Book shows the changing face of restaurant food in New York
By Josh Perilo
In 1965, writers Milton Glaser and Jerome Snyder set out on a mission. They began scouring Manhattan to find great meals, in every neighborhood, that could be had for no more than $2. Granted, at the time, that was an easier feat, but $2 was still a relative bargain for an entire meal.
The two ate and wrote and wrote and ate, and finally published, in 1966, the first edition of The Underground Gourmet. And last weekend I found a copy of the 1967 second edition in a thrift shop, and haven’t put it down since.
Being obsessed with the food and history of New York (particularly Manhattan), this was like finding a culinary time capsule. I immediately dove in. What I found was shocking, both in the similarities between then and now, and in the differences.
The most obvious change was the immense amount of restaurants that no longer existed. These were not landmarked establishments, by and large. Most of them were hole-in-the wall luncheonettes, inexpensive Chinese restaurants and greasy spoons. But the sheer number of losses was stunning. Of the 101 restaurants profiled, only six survive today: Katz’s Delicatessen, Manganaro’s, Yonah Schimmel’s Knishes Bakery, The Puglia and La Taza de Oro. About half of the establishments were housed in buildings that no longer exist, especially in the Midtown area. The proliferation of “lunch counters” also illustrated the evolution of this city’s eating habits. For every kosher “dairy lunch” joint that went down, it seems as though a Jamba Juice or Pink Berry has taken its place.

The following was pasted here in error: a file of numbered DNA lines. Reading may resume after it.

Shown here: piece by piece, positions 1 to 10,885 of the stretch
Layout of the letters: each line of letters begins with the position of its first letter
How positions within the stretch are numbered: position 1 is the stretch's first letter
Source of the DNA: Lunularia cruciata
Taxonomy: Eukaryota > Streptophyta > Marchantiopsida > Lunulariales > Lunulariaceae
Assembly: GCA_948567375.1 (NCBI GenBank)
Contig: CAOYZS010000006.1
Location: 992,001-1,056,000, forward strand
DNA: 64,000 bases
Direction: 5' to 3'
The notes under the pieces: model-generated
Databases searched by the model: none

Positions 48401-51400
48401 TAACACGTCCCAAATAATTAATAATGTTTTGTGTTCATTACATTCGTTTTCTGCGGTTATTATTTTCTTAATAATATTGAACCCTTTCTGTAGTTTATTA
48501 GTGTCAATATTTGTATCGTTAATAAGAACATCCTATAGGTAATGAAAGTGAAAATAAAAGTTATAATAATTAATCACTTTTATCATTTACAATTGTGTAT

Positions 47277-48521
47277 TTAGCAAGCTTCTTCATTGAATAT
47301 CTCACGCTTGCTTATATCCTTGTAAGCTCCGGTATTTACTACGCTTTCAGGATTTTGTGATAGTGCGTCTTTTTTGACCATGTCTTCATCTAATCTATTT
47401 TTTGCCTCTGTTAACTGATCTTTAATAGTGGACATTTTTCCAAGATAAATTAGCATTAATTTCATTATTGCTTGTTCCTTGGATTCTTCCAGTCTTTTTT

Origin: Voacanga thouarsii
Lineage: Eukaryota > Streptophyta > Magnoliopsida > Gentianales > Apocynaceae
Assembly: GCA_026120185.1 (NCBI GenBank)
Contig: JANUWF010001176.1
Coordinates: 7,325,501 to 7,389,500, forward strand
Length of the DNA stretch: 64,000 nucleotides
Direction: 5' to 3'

Even more shocking was how similar the city’s variety of cheap eats was. There are numerous listings for Japanese restaurants, all of which served sushi (which the author describes to the uninitiated as tasting “not unlike that of the very best smoked sturgeon”). There were a number of Middle Eastern restaurants as well, ranging from Syrian to Lebanese. There was even a new-age vegetarian hangout for “East Village cultists” called Paradox that could have easily been the forefather of today’s Zen Palate or Gobo.
The book itself is an interesting artifact. The restaurants are all given two to three pages, starting with a breakdown of the facts. Telephone number (some restaurants using the two letter prefixes, some using all numbers… and some without a telephone), days of business, air-conditioning and hygiene were all listed and rated, if applicable. The writing was half prosaic and anecdotal, half plain-Jane restaurant review, but always interesting. True to form, none of the entrées or meals bought and eaten by the authors cost more than $2. They even included two short sections in the middle of the book with an illustration of ethnic food-stuffs that the reader might not be familiar with. Some of the drawings are so abstract that it may have confused the reader more than it helped.
After reading the book in its entirety, I was overcome with mixed emotions; one-part longing, one-part invigoration. The Underground Gourmet couldn’t have been written at a more mercurial time in the 20th century. It was almost as though the food being eaten reflected the vast social and political change surrounding it. Mired in the cheap eats that had been carrying its working class forward for decades, there was clearly a change brewing. New foods and new ideas were taking root that would grow and forever change the culinary landscape. This was a snapshot of a city in transition.
I won’t pretend that I can truly understand a period of time that I was never able to experience firsthand, but I feel lucky to have been able to walk the streets of 1960s Manhattan in my mind with the help of The Underground Gourmet. I can only imagine how delicious the revolution must have been.
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